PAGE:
The Lowdown: Pet Shop Boys
By Classic Pop | November 27, 2018
A former Smash Hits journalist and an architecture student who never graduated, Pet Shop Boys went on to become the most successful UK duo ever, selling more than 50 million records worldwide and being honoured with a BRIT award for outstanding contribution to music.
Written by David Burke
Neil Tennant and Chris Lowe met on Chelsea’s fashionable King’s Road in 1981. Sharing a mutual fondness for dance music, they began working on material soon after, creating many of the songs that would become future hits, including It’s A Sin, West End Girls and Rent.
Their big break came in 1983, when Tennant, on an assignment to interview The Police in New York, met up with producer Bobby Orlando, alias Bobby O. “I thought, ‘well, if I’ve got to go and see The Police play, then I’m also going to have lunch with Bobby O’,” Tennant recalled.
After hearing a demo Tennant had brought with him, Orlando suggested cutting a record with Pet Shop Boys. They laid down 11 tracks altogether, with West End Girls going on to become a club favourite in both Los Angeles and San Francisco.
In 1985, Tennant and Lowe severed their contractual ties with Orlando and signed a deal with EMI’s Parlophone. They re-recorded West End Girls, reaching No.1 on both sides of the Atlantic and several other countries.
It was the first of nine appearances in the British Top 10 during the final years of the 1980s, among them three further chart-toppers – It’s A Sin, Always On My Mind and Heart. There were also BRIT and Ivor Novello Awards for West End Girls in 1987.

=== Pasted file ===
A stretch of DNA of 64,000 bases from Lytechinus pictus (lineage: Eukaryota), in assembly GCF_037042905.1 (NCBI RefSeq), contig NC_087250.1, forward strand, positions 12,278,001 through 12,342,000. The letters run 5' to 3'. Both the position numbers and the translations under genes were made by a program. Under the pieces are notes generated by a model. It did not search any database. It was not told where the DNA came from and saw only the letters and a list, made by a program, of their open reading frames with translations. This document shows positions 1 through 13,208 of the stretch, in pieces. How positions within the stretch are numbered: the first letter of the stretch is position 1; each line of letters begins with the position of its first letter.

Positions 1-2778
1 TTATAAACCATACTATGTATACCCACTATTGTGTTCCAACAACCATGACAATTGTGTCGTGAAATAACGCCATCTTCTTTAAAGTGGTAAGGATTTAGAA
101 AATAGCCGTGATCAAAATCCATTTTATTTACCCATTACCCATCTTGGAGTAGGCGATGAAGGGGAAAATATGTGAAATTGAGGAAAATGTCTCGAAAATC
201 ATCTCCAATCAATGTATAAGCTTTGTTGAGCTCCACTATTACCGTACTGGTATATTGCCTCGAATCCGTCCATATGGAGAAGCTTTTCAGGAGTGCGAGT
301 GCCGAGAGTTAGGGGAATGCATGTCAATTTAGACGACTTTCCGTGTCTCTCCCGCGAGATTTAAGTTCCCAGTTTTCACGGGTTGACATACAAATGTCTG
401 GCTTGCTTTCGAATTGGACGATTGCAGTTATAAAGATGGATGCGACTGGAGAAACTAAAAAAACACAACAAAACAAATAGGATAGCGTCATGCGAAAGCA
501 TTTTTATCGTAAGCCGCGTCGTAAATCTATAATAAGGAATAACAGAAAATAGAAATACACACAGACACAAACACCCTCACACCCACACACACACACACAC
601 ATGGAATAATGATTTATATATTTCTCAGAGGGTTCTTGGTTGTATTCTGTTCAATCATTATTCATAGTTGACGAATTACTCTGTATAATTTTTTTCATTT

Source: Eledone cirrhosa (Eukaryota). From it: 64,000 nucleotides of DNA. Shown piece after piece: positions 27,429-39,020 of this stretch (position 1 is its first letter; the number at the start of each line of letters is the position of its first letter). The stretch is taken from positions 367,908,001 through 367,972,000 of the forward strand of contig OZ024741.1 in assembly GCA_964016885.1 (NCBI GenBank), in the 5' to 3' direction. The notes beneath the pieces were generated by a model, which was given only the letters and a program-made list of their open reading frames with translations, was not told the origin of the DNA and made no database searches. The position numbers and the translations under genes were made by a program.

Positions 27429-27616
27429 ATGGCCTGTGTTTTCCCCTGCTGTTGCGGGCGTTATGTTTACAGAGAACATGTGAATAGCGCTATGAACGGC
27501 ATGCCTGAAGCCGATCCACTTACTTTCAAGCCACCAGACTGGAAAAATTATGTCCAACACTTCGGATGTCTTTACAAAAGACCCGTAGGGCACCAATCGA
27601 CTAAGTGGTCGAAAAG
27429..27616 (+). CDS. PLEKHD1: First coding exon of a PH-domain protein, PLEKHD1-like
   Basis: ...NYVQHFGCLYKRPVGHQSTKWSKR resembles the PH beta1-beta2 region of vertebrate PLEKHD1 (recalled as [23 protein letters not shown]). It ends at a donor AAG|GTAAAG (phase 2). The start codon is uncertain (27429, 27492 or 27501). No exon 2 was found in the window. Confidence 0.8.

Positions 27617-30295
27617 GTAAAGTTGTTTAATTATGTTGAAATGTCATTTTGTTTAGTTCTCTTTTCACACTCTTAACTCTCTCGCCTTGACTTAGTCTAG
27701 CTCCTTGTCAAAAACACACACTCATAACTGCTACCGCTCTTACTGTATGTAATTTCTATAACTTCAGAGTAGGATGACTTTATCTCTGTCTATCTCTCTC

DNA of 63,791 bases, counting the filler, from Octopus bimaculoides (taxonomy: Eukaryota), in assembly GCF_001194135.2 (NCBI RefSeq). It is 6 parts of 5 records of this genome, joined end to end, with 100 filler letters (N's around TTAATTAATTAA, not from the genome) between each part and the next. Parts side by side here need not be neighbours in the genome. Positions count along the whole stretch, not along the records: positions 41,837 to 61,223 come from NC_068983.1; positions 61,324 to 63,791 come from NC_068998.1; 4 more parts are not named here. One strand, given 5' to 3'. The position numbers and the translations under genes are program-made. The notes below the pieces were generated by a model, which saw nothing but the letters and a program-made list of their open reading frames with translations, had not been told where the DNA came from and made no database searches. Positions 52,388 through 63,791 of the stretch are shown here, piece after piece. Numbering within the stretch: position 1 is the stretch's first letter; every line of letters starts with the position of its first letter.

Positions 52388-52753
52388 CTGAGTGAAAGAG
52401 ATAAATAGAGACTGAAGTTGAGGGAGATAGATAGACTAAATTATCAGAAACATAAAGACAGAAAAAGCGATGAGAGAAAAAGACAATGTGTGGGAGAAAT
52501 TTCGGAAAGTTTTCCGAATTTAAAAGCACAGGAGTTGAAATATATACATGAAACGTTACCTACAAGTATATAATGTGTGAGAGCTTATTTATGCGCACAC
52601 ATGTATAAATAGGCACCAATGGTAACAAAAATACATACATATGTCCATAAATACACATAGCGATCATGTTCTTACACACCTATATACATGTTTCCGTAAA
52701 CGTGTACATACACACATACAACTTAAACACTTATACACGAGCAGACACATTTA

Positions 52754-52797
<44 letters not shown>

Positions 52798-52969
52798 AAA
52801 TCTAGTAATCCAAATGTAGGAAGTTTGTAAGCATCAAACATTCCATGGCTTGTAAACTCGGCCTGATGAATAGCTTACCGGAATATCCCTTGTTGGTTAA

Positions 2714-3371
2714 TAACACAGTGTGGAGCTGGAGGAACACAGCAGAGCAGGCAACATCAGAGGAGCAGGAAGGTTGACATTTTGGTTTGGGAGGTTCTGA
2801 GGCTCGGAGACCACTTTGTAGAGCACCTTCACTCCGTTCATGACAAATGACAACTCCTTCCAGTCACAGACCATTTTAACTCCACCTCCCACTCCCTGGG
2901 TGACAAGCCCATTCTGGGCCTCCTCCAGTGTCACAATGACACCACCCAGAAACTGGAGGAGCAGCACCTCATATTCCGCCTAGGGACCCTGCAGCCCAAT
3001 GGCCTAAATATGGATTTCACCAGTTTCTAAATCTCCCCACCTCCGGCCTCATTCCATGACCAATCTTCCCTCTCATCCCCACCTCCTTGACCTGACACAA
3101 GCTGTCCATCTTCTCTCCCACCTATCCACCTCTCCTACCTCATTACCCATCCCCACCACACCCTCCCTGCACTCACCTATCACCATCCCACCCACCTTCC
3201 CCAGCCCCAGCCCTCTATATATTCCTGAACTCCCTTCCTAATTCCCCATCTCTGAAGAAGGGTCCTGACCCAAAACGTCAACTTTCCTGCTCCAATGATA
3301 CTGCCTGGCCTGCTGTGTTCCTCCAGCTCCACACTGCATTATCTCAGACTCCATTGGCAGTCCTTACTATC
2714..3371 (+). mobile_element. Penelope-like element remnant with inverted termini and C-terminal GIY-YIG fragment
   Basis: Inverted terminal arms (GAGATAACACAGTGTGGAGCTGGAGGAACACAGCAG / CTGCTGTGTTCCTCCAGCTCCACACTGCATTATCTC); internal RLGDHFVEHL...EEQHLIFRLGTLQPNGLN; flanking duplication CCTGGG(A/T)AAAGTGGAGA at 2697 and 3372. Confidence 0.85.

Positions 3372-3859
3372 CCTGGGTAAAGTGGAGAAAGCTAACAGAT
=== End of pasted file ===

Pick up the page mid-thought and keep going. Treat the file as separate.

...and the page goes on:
Tennant claimed that Pet Shop Boys’ “imperial phase” ended in 1988, when Domino Dancing stalled at No.7 at home and No.18 in the States. And certainly the 90s, in contrast to the previous decade, represented a relatively fallow period, although notable successes were covers of U2’s Where The Streets Have No Name (I Can’t Take My Eyes Off You) and Go West – which were just two of nine UK Top 10 singles for the band during the decade.
The 2000s brought an Outstanding Contribution To Music at the 2009 BRITs, and Grammy nominations for the albums Fundamental and Yes, and the singles I’m With Stupid and To Step Aside. There were also collaborations with David Bowie, Blur, Lady Gaga and Brandon Flowers of The Killers.
Their most recent collection was their 13th studio album, 2016’s Super, described by Tennant as: “old Pet Shop Boys mixed with new Pet Shop Boys”.
The Must-Have Albums
Ironic and ingenious
According to Pet Shop Boys, they titled their debut LP Please so that record store punters had to ask: “Can I have Pet Shop Boys’ album, Please?” You’ve got to love their sense of ironic ingeniousness.
West End Girls is, of course, peerless pop – but then, so too is Opportunities (Let’s Make Lots Of Money), maybe the defining track of the ‘Loadsamoney’ Thatcher era. The other singles released from this clever collection – Suburbia (remixed dramatically for release on 45) and Love Comes Quickly – aren’t too shabby, either.